• Empathy-Building Exercises: Developing a genuine understanding of the experiences of individuals with disabilities can offer powerful motivation to expunge ableist language from our vocabularies. One way to cultivate this understanding is through exposure to their narratives. Seek out and absorb literature, documentaries, podcasts, or personal testimonies that provide insights into their lived experiences. Always remember to respect boundaries and the emotional labour of others when engaging in discussions about these experiences.
  • Seek Alternatives: As you work to eradicate ableist language from your speech, it can be helpful to find and use non-ableist alternatives consciously. For example, if you say, “I’m so blind,” when you miss something, consider saying, “I overlooked that.” Instead of labelling something as “crazy,” you might describe it as “surprising” or “astonishing.” Actively searching for and using these alternatives helps you break free from ableist language and enhances your linguistic expressiveness.
  • Educational Resources: Knowledge is an indispensable tool in the quest for change. Make a conscious effort to seek out and engage with resources that broaden your understanding of ableism, disability rights, and inclusive language. This can include academic articles, books, documentaries, or even webinars. Engaging with various materials deepens your understanding and equips you with the knowledge needed to be an effective ally.
  • Active Allyship: Allyship is not a passive state but an active practice. One way to manifest this is by involving yourself in initiatives or events promoting disability rights. This can range from amplifying the voices of disabled individuals on your social media platforms to volunteering your time with organizations dedicated to disability advocacy.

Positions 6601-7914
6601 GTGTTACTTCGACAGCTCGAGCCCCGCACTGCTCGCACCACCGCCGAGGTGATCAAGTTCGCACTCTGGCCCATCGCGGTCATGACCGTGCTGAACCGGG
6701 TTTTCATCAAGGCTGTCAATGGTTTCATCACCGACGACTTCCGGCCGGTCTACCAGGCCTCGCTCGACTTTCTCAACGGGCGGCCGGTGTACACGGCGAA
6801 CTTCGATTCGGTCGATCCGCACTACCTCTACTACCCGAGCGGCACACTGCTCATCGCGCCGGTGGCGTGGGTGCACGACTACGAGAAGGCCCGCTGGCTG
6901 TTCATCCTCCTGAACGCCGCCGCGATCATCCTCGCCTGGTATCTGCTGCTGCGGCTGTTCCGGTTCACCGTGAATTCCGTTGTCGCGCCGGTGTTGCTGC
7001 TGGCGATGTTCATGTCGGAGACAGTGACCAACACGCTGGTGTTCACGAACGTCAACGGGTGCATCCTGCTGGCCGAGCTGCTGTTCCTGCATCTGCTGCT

• Constructive Conversations: By engaging in open, respectful conversations about ableism and the importance of inclusive language with those around you, you can spread awareness and encourage others to join the journey of unlearning ableist conditioning. These dialogues can spark introspection and change, amplifying the impact of your efforts.
  • Mindful Media Consumption: Media plays a significant role in shaping societal perceptions. Critically evaluate the media you consume. Are they perpetuating harmful stereotypes about disabilities or promoting understanding and empathy? Choose to support creators and outlets that represent disability respectfully and inclusively. This can encourage more positive, inclusive narratives in mainstream media.
  • Practice Inclusivity: Actively practice inclusivity in your daily life. This can include checking that your events are accessible to everyone, ensuring your workplace upholds inclusive policies, or even just being mindful of the accessibility of public spaces. These efforts, while seemingly minor, contribute to a more inclusive society.
  • Ask for Feedback: If you’re comfortable and the other party is willing, you can request feedback on your use of language from individuals with disabilities in your social circle. This direct input can offer unique insights and facilitate a more personalized understanding. It’s essential to respect their boundaries and remember that it’s not their responsibility to educate you.
  • Support Disability Rights Legislation: Advocacy doesn’t stop at interpersonal interactions; it extends to the societal level. Support policies and legislation that protect and uphold the rights of people with disabilities.

Unlearning is not a process that happens overnight. It takes time and continuous effort. Be patient with yourself during this journey, but also remain consistent and committed to the changes you’re striving to make. Remember, it’s not about achieving perfection but about making consistent progress.

Changing our language habits is a significant step, but becoming a better ally requires a broader set of actions. In the next section, let’s explore additional proactive measures to enhance our allyship.

Enhancing Allyship: Actionable Steps